Bookmark   August 7, 2010 at 11:07AM
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"i sometimes see that noncustodial parents have this attitude: as long as I pay CS or let kids visit once in a blue moon i never have to help mom of my children or never have to contribute extras. And G_d forbid she asks for help! Just the whole attitude is somewhat disturbing, but I hear your point."

I hear yours, as well--FFD. (former FD. Can I call you that? LOL.) I don't disagree with you AT ALL under good, healthy circumstances. There is not anything wrong with asking for help with something. The situations WE are talking about on here, though, are with unstable, unreliable and sometimes downright wacky BMs. It makes a difference.

I totally agree that many divorced or split-up couples ARE able to co-parent reasonably well, and help one another out for the benefit of the kids. If it's a good, trusting situation with a relatively amicable relationship, there is nothing wrong with that at all.

It's just when there are nasty court battles, parental alienation, violence and unpredictable, crazy, irresponsible behavior that things aren't like that.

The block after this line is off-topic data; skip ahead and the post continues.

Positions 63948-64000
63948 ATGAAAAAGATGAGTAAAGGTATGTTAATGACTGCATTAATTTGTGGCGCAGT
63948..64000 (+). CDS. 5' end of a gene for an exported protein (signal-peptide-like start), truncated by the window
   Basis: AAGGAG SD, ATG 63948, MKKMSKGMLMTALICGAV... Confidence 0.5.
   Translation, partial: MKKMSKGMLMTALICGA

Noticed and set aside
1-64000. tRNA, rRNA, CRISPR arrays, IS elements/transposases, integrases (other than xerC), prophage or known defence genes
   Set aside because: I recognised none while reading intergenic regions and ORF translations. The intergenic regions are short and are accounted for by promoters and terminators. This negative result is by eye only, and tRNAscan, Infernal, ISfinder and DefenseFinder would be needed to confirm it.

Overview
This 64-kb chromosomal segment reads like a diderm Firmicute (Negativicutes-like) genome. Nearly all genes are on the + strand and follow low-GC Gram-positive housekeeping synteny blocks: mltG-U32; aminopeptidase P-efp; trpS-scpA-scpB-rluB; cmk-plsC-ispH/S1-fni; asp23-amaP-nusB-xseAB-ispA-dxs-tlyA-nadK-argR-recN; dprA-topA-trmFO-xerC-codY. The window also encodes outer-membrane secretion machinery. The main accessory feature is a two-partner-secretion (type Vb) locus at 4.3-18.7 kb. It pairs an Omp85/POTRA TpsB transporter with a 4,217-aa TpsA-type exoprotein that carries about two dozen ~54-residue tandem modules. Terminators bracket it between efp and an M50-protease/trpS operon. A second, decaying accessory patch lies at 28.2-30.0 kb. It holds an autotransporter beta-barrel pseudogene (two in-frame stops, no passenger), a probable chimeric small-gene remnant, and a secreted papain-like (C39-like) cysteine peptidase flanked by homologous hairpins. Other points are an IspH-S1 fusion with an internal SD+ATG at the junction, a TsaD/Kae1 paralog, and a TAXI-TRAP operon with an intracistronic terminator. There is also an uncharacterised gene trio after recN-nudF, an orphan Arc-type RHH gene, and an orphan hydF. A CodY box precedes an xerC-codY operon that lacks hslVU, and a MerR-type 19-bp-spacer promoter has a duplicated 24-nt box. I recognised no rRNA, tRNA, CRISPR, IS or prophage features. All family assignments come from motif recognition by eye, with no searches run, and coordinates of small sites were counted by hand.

I am not entirely sure I think silver's BM's asking for a co-signer for school loan was "out of line." I mean, I definitely don't think he should do it---but I can "kinda" see why she asked.

BUT I definitely think making the choice to send a child to private school should be a JOINT parental decision. Given this BM's unreliable credit history and otherwise irresponsible behavior, it sounds like it would NOT be in Silver's DH's best interest to co-sign. Perhaps they could sit down together, discuss the merits of private school and determine who pays what. IF they even decide to do it at all.

I don't even want to get into the fact that this woman has also been really difficult in allowing her DD to have a relationship with her dad....right silver? From what we've heard, it sounds like the woman sees dad as a cash cow, and doesn't value--and even sabotages---the father/daughter relationship.

    Bookmark   August 7, 2010 at 12:24PM